A 2 per cent. increase in what the solicitors were earning for covering all the courts seems a very strange reason for deciding to withdraw from Beverley. I find it very surprising that all eight of the Hull suppliers have simultaneously found it commercially attractive to withdraw from Beverley. I am told, as the hon. Member for Beverley and Holderness reiterated, that that represents 20 per cent. of their business, so they must have sound commercial principles in mind. They have said that if we pay them again—on top of the travel element of the fixed fee—to go to Beverley, they will be prepared to do so. By the way, they get their mileage costs in addition.

I find it even more surprising that the letter from a solicitor local to the hon. Gentleman’s constituency asserts that the decision taken by the solicitors had something to do with access to justice. I wonder how many people at the court centres no longer served by the lawyers would like to be helped by a representative whom they know, but will now have to be represented by a new firm, although no doubt that new firm will give them good service. I am very pleased that local suppliers outside Hull have taken a different approach: they are prepared to help people in trouble at those courts. I am also pleased that the courts continue to operate effectively with proper representation from solicitors who are local to the area.

The hon. Gentleman cited the HMCS director in an out-of-date memo. The director e-mailed the hon. Gentleman’s parliamentary assistant yesterday to indicate that he was satisfied that the system was now working well and that e-mail was copied to me.

Mr. Graham Stuart: Will the Minister give way briefly on that point?

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Vera Baird: No, the hon. Gentleman overran his time. I will answer his point.

It is right that the public defender service had to be deployed for a while to ensure that no disruption to access to justice was caused by what was frankly a boycott. However, although its personnel remain available and we are immensely grateful to the dedicated team of public servants, they are not needed at present in Beverley, which is served by good-quality local solicitors’ firms.

Mr. Stuart: On a point of order, Miss Begg. For clarification, the letter from the area director of Her Majesty’s Courts Service is dated 4 June.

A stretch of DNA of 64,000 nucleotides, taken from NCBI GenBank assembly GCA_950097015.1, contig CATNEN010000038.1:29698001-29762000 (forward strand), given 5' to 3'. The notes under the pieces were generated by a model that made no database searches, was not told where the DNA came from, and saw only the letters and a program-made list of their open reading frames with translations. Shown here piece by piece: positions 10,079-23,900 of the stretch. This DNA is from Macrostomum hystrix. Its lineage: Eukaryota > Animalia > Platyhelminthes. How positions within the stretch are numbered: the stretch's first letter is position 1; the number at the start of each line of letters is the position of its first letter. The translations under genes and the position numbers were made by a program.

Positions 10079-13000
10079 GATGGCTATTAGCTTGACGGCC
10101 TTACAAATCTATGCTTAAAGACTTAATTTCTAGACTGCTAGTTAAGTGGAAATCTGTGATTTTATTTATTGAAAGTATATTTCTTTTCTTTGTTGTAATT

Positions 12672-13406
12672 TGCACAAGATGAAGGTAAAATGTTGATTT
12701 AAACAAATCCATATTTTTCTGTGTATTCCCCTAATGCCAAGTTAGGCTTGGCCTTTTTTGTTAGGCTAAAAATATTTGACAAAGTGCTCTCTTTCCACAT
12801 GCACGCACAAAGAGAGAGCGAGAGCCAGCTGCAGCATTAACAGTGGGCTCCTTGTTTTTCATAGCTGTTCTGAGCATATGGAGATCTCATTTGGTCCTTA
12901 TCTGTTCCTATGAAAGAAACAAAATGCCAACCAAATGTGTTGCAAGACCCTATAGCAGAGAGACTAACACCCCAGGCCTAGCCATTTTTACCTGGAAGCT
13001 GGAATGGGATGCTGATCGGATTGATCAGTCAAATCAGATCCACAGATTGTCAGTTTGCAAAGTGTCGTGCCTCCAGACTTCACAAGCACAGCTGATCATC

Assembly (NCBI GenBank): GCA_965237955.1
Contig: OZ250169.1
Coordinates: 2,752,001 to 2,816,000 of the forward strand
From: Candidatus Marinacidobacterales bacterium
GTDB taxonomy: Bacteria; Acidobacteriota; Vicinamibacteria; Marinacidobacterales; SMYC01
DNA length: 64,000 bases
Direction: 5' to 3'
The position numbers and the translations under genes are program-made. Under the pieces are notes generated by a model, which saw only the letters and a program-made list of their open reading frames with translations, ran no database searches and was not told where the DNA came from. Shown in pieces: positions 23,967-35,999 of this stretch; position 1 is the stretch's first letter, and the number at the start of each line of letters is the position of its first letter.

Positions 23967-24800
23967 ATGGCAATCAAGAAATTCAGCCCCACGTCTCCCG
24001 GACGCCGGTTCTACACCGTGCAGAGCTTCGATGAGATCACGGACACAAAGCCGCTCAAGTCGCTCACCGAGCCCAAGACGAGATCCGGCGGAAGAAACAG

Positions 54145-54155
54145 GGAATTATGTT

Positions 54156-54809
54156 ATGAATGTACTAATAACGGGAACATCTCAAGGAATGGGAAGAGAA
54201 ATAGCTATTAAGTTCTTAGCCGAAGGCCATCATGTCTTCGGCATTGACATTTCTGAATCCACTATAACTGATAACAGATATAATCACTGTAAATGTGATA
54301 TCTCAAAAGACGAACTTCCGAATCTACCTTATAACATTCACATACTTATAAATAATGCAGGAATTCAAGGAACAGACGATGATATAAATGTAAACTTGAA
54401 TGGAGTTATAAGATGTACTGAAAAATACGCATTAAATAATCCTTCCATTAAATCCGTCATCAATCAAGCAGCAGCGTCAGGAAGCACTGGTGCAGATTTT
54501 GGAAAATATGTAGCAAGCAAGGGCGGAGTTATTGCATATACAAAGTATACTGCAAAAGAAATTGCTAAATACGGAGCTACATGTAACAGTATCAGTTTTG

Miss Anne Begg (in the Chair): That is not a point of order. I call Vera Baird.

Vera Baird: It is pretty obviously not a point of order. Mr. Bradley, the gentleman who was referred to, e-mailed the hon. Gentleman’s assistant, Tim, yesterday and pronounced himself satisfied with the system that we have managed to put in place. That e-mail was copied to me. I am afraid that the hon. Gentleman is not making a very good point.

Over the past two years, there has been a fundamental examination of the way in which the Legal Services Commission delivers legal aid. We have carefully considered the full range of independent research that has been published—not only the publications that the Government and the LSC commissioned—and that research has informed and launched our programme of reforms and will continue to shape it.

I do not seek to hide from the fact that the extension of fixed and graduated fee systems will require legal aid practitioners to change how they work. Many legal aid practitioners, largely in bigger cities, are already successfully moving from remuneration based on time spent to remuneration based on effective services delivered to clients. That will allow the Government to have greater control over spending and will encourage suppliers to improve their efficiency ahead of best value tendering. Such tendering, which will be introduced from October 2008, will enable the LSC to purchase legal aid services on the basis of quality and price.

The key to the new procurement system is balancing quality and access for clients, value for money for the taxpayer, and fair remuneration for providers. I strongly believe that efficient, flexible and innovative suppliers will benefit from, and flourish under, the reforms. It is part and parcel of the acceptance by the hon. Gentleman’s party of the thrust of the reforms that it thinks that as well.

Our proposals for legal aid are part of a wider reform agenda across the entire justice system. The coming months and years will see the implementation of the reforms that we have set out to the immense benefit of the public. The reforms will bring improvements to the justice system for not only the people it serves, but the professionals working in it who are willing and able to cope sensibly with change.